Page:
People gathered again at the church Thursday night to pray for peace in Ukraine. Nearly 100 people filled the pews.

They prayed the Rosary, alternating between English and Ukrainian. Some came in business attire after the end of the work day. Some cloaked their shoulders in Ukrainian flags. Others dressed in traditional Ukrainian clothing.

Olya Czerkas, 70, has been a member of the church since 1983. She came to the United States with her parents when she was only 2 years old and Ukrainian was her first language. When she heard that Russia had begun invading Ukraine, she said her first thought was, “This can’t be happening.”

”It’s unfortunate that one man can make such turmoil in the world,” Czerkas said of Putin.

Seminole resident Elena Kohn, 40, came to the church service Thursday with her husband, Daniel after she heard about it on Facebook. Kohn said she grew up in Russia, but she’s also half-Ukrainian and has family in both countries. She said Ukrainians and Russians are a “sister people” and that not all Russians support Putin’s decision to invade.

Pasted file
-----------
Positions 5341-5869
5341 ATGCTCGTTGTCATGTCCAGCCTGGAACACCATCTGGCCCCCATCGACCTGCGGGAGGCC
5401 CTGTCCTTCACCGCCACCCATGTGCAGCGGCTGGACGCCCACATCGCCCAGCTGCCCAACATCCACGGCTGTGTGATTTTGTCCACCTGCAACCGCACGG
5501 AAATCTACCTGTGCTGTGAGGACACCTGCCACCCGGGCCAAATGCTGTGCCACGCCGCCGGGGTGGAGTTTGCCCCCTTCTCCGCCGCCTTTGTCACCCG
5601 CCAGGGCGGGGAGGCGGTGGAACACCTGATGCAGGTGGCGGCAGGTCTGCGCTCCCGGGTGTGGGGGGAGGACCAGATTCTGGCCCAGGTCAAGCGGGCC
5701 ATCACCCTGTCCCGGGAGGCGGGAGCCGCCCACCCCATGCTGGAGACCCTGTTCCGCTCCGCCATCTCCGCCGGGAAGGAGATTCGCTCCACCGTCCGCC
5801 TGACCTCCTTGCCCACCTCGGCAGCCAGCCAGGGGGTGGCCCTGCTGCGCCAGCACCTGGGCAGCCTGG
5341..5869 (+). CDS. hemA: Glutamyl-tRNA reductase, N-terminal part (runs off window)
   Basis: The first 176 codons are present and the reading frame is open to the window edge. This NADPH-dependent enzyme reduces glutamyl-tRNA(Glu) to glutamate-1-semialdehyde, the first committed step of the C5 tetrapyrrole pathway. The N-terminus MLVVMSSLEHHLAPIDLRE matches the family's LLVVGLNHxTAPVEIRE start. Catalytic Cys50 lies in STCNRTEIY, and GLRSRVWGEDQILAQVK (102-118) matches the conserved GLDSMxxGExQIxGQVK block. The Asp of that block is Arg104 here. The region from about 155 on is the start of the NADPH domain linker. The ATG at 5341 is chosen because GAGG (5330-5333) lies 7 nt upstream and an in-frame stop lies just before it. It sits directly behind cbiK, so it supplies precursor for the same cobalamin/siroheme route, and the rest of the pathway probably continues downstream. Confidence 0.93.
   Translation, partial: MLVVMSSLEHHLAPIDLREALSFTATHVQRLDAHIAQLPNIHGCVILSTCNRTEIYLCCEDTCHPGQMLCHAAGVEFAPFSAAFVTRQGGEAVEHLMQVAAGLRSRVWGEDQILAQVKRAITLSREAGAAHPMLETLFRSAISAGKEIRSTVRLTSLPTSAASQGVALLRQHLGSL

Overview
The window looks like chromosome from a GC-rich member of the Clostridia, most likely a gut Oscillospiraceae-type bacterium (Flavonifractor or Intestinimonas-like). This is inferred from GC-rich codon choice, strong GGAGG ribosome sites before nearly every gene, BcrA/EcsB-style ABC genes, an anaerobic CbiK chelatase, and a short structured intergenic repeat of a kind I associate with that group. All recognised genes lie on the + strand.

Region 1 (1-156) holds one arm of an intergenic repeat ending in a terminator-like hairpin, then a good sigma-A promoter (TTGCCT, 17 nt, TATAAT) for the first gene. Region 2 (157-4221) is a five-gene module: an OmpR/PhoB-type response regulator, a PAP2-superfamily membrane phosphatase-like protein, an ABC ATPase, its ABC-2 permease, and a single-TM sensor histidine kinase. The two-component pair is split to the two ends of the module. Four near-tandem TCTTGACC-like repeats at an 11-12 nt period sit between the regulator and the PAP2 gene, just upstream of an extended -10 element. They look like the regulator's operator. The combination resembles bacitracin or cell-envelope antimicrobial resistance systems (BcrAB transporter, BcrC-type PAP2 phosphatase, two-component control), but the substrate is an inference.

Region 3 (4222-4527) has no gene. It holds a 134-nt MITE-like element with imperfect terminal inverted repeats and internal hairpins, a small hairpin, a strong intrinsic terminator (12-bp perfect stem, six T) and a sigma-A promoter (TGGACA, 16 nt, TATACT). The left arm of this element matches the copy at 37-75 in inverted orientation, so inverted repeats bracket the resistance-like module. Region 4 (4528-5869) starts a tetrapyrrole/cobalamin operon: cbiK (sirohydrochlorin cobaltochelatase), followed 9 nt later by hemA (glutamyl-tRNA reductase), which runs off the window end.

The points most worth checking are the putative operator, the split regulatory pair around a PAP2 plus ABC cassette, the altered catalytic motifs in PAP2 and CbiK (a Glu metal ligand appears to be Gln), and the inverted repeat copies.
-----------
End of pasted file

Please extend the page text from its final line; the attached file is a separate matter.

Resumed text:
”It’s a tragedy because there’s a huge historic bond between Russians and Ukrainians,” she said. “It’s very hard to find Ukrainians who don’t have any Russian blood. It’s very hard to find Russians who don’t have any Ukrainian blood.”

Parisioners gathered at Epiphany of Our Lord Ukrainian Catholic Church on Thursday, Feb. 24, 2022 in St. Petersburg in solidarity with those being attacked by Russia in Ukraine.
Parisioners gathered at Epiphany of Our Lord Ukrainian Catholic Church on Thursday, Feb. 24, 2022 in St. Petersburg in solidarity with those being attacked by Russia in Ukraine. [ LUIS SANTANA | Times ]

Tampa also figures in an effort to evacuate Americans stranded in Ukraine, coordinated by the nonprofit Project Dynamo.

Founder Bryan Stern of Tampa told Spectrum Bay News 9 on Tuesday that his organization is mapping escape routes for Americans in case other transportation options evaporate. Project Dynamo also helped evacuate American citizens trapped in Kabul, Afghanistan, as the U.S. completed its pullout of troops on Aug. 30.

Project Dynamo is a joint operation by two veterans coalitions and gets its funding through donations to a Naples-based nonprofit, Liberty Aviation International Rescue.

Most Ukrainians won’t be able to leave and won’t want to, Iermolaieva said. She believes they’ve resolved to fight to the death.

“Russia should just stop now because Ukrainians will never give up,” she said. “A lot of people are going to die, but Ukrainians plan to fight until we can’t anymore.”

Times staff writer Natalie Weber contributed to this report.

Advertisement

This site no longer supports your current browser. Please use a modern and up-to-date browser version for the best experience.

Chrome Firefox Safari Edge